This is a patient story submitted from a physician via email…
J was an unsophisticated, wheelchair-bound 18 year old boy who recently passed after a life-long, painful struggle with a disfiguring illness.
At the age of 17 he applied for a medical marijuana card in accordance with state law.
His mother said she supported his request to use marijuana despite his doctor’s concern that smoking would impair his lung capacity because “it made him calm”; “he is a totally different person when he is on his medicine” – “he can forget his pain” “he looks happier” – “he wants to do things” – “he eats better”
I remember feeling awe at the sight of this kid with severe contractures zipping down busy sidewalks on his motorized wheelchair with a smile on his face. His activity level was quite high until the last 4 weeks of his life.
His doctor, as permitted by state law, gave him access to a lethal amount of medication to allow him to choose suicide if his suffering became unbearable.
The family stated that whenever they reminded him of the suicide option, he asked to smoke marijuana rather than accept the exit strategy, which was never used.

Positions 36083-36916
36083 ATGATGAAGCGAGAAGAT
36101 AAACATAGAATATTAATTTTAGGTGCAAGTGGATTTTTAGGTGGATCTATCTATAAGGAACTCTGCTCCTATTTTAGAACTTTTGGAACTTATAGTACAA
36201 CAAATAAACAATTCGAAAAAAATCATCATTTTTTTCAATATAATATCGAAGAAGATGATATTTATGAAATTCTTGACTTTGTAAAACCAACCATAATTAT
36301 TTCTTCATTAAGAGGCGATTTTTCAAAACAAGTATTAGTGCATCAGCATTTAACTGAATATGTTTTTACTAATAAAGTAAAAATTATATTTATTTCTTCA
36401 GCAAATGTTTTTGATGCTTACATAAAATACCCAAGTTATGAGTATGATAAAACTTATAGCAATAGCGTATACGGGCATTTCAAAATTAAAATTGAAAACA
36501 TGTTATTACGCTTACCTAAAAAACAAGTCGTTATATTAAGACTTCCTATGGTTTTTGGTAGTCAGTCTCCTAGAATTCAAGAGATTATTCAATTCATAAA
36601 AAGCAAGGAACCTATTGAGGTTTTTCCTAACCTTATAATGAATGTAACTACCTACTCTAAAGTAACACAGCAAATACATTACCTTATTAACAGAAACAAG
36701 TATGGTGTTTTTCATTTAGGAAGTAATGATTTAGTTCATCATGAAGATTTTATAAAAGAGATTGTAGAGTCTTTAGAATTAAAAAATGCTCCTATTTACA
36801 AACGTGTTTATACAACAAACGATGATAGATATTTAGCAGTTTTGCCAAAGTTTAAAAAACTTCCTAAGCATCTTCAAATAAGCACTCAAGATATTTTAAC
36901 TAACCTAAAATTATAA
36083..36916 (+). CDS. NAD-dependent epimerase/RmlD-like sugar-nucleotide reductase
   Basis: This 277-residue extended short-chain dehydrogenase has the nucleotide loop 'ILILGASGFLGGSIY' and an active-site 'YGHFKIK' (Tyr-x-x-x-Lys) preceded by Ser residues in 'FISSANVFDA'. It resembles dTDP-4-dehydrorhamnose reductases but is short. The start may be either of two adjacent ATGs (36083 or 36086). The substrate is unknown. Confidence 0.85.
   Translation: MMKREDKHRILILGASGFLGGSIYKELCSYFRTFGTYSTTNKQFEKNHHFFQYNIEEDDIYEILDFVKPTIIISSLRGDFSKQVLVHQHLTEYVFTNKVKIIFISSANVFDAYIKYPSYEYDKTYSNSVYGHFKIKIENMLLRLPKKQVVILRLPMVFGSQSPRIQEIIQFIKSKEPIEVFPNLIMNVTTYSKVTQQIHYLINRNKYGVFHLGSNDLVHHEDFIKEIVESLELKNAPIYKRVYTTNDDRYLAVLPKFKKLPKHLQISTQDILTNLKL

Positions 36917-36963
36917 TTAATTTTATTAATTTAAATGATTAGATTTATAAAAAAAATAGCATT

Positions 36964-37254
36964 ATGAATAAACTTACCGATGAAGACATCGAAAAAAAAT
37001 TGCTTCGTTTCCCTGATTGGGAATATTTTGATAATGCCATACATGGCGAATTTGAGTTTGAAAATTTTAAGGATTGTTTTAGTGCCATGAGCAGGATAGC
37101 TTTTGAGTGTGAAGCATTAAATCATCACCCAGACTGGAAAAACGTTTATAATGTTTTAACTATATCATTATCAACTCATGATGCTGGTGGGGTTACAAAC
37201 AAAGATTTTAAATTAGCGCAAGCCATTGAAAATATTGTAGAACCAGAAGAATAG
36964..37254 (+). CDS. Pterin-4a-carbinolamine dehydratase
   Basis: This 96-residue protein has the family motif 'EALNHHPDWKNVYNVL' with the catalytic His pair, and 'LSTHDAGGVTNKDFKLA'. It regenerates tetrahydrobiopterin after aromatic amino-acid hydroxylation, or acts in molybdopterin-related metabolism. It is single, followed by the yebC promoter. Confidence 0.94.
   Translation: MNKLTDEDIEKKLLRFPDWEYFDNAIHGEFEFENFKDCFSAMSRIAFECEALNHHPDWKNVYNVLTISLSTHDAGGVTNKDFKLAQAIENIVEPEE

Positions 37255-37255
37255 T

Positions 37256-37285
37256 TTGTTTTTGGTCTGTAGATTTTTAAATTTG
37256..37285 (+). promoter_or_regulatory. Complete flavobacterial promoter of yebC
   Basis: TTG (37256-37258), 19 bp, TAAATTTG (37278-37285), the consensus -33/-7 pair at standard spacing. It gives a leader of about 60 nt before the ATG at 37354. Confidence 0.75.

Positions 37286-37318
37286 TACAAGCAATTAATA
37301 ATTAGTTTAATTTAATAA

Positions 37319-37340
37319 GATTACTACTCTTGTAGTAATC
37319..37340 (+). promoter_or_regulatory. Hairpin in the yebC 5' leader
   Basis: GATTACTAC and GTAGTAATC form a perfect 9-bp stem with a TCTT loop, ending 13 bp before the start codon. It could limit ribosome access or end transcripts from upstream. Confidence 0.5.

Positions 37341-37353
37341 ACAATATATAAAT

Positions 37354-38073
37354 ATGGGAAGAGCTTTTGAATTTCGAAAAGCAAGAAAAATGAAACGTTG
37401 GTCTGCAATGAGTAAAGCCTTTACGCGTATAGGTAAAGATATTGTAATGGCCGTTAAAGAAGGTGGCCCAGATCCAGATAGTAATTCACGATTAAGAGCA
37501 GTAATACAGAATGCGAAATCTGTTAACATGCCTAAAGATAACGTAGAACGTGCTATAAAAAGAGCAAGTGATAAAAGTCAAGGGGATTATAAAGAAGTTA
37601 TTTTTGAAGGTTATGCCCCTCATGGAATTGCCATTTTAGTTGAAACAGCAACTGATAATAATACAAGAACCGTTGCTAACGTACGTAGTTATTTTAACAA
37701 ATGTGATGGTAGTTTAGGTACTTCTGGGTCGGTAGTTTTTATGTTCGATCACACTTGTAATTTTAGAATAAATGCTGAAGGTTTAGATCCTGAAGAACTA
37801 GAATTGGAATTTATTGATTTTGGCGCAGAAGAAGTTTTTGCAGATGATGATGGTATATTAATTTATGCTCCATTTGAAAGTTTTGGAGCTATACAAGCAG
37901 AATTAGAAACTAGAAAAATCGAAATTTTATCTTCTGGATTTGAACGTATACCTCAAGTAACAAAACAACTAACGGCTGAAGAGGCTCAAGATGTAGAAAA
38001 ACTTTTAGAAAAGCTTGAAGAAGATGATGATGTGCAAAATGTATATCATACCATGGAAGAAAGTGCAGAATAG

One of J’s last questions to his caregiver was “will they have my medicine (marijuana) in heaven?”
His last wish was that his ashes be scattered among the marijuana “mother” plants grown by the dispensary which supported him (the wish was granted)
As his family could not afford the cost of burial, local medical marijuana businesses contributed to make one possible.
J’s caregiver is setting up a foundation named after the boy that will take donations to make cannabis available at no cost to hospice patients.
In my three decades as a physician I have never encountered a dying patient being comforted by the thought that he could receive opiates, stimulants, sedatives, or the usual polypharmacy given in the end stages of life, in heaven.
I have never heard of anyone asking that his ashes be scattered in the laboratories of Eli Lilly or Pfizer. The federal government still has marijuana sheduled as a drug with no known medical uses.
Local opponents of medical marijuana still fear that the drug will destroy the moral fabric of society, and claim that there is no evidence that this drug works.